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Day 1 of the GeekWire Summit 2016 at the Seattle Sheraton, October 4, 2016. Photo by Dan DeLong for GeekWire
Juno Therapeutics CEO Hans Bishop speaking at the 2016 GeekWire Summit. Photo by Dan DeLong for GeekWire

While Washington state’s biotech industry is on the up and up, it still lags far behind hubs like San Francisco and Cambridge, Mass.

Washington’s biotech industry is not only lagging behind, it is actually regressing, said Hans Bishop, CEO of Seattle-based Juno Therapeutics, a biotech company focused on developing cancer immunotherapies.

Speaking at the GeekWire Summit 2016, Bishop said that if the area wants to catch up, the key is encouraging more biotech companies to open up shop in the state. Bishop pointed out that the state’s industry was growing a decade ago, increasing market share and producing innovative ideas and patents.

Juno Therapeutics CEO Hans Bishop. Photo by Dan DeLong for GeekWire
Juno Therapeutics CEO Hans Bishop. Photo by Dan DeLong for GeekWire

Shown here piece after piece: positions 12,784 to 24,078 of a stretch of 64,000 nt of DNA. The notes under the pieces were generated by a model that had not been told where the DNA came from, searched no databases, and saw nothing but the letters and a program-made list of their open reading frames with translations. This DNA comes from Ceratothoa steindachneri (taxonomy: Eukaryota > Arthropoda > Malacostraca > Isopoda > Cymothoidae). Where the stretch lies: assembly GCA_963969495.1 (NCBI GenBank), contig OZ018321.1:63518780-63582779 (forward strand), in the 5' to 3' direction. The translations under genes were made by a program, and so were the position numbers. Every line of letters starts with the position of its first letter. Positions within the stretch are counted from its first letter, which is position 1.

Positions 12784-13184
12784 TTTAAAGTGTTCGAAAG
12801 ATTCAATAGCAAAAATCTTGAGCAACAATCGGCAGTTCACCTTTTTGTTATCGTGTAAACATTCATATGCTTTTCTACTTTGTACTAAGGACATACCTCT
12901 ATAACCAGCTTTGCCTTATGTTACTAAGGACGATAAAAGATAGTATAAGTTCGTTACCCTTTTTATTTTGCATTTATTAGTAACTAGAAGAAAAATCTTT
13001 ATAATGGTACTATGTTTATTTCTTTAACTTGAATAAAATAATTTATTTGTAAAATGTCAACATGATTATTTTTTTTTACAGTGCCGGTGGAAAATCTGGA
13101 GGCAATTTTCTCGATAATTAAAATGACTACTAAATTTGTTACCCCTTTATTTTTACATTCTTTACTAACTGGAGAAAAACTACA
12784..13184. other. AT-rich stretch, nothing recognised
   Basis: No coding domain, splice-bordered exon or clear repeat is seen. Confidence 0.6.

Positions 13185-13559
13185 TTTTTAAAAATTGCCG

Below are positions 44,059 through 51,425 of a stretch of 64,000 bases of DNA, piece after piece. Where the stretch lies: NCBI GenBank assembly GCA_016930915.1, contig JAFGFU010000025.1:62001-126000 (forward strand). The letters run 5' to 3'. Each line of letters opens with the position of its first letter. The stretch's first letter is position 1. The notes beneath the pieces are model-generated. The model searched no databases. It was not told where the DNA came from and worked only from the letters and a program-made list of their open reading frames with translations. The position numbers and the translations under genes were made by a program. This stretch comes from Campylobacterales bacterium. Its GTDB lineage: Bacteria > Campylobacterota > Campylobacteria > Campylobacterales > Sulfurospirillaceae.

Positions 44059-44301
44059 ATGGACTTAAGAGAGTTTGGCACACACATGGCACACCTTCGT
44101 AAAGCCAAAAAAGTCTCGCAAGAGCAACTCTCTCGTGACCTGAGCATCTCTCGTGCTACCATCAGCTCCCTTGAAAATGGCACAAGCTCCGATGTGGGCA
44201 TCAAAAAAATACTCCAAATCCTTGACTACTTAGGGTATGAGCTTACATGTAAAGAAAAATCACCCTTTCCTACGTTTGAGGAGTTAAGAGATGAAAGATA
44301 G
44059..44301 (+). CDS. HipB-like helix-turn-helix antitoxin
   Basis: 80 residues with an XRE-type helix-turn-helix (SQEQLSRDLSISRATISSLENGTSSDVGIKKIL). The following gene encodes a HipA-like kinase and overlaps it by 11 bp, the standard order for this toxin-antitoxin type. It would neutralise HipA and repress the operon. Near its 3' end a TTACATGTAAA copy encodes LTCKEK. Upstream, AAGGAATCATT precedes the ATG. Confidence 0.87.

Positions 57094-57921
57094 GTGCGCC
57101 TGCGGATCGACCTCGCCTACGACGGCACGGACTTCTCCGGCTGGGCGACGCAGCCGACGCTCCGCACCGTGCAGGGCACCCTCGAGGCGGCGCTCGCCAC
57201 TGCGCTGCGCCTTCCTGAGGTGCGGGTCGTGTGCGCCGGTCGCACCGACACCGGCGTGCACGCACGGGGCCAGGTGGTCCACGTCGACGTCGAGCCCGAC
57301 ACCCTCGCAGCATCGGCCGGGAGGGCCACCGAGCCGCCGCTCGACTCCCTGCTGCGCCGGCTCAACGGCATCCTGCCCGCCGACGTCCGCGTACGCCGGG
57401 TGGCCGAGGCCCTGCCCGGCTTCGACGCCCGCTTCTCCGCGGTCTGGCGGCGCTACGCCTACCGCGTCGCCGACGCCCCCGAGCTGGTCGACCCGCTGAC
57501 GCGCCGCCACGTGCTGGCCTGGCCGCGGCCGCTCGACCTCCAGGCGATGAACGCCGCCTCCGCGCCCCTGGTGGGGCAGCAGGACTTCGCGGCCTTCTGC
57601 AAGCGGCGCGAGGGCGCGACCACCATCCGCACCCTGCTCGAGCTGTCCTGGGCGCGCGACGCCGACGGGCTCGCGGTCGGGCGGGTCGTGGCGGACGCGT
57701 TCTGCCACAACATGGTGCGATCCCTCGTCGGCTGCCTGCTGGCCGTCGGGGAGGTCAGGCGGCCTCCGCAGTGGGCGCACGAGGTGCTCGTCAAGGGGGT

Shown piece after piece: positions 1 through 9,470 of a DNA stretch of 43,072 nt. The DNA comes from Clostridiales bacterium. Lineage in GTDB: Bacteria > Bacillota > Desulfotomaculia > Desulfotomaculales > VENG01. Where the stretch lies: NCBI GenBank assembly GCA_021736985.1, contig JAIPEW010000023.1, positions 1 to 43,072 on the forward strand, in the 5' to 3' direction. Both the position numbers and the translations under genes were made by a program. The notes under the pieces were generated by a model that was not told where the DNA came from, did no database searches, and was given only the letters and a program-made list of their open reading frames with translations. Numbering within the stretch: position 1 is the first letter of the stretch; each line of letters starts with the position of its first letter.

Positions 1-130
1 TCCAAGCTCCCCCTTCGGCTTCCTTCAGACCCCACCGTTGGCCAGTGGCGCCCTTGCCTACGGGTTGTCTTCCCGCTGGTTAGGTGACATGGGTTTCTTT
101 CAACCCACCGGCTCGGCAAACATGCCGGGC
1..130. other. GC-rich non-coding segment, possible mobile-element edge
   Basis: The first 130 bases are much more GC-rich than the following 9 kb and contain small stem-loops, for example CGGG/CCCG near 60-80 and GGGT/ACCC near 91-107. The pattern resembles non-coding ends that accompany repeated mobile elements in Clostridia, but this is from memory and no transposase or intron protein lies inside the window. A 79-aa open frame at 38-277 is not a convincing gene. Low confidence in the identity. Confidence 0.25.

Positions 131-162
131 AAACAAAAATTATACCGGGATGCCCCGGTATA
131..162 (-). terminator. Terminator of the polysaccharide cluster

“And now we’re going backwards,” Bishop said, citing issues like the expiration of state tax credits for companies with extensive R&D efforts, along with a lack of wet lab space in the state, which he said is “as rare as hen’s teeth.”

“For me, success is all about more companies starting here,” Bishop said. “It’s a blend of financial incentives, operating space, and encouraging universities to keep spinning out companies and keep those companies in the state.”

Bishop said biotech startups typically operate at a loss for years before seeing profits from their extensively researched products. During that initial period of loss, many states give these R&D heavy firms tax credits, but Washington state’s tax credit program expired in 2014.

“We’ve got a lot to do, but I think the work is starting and I believe there is real intent, and I hope we can get ourselves back on track,” Bishop said.

Juno Therapeutics spun out of Seattle’s Fred Hutchinson Cancer Research Center in 2013 and completed a successful IPO a year later.

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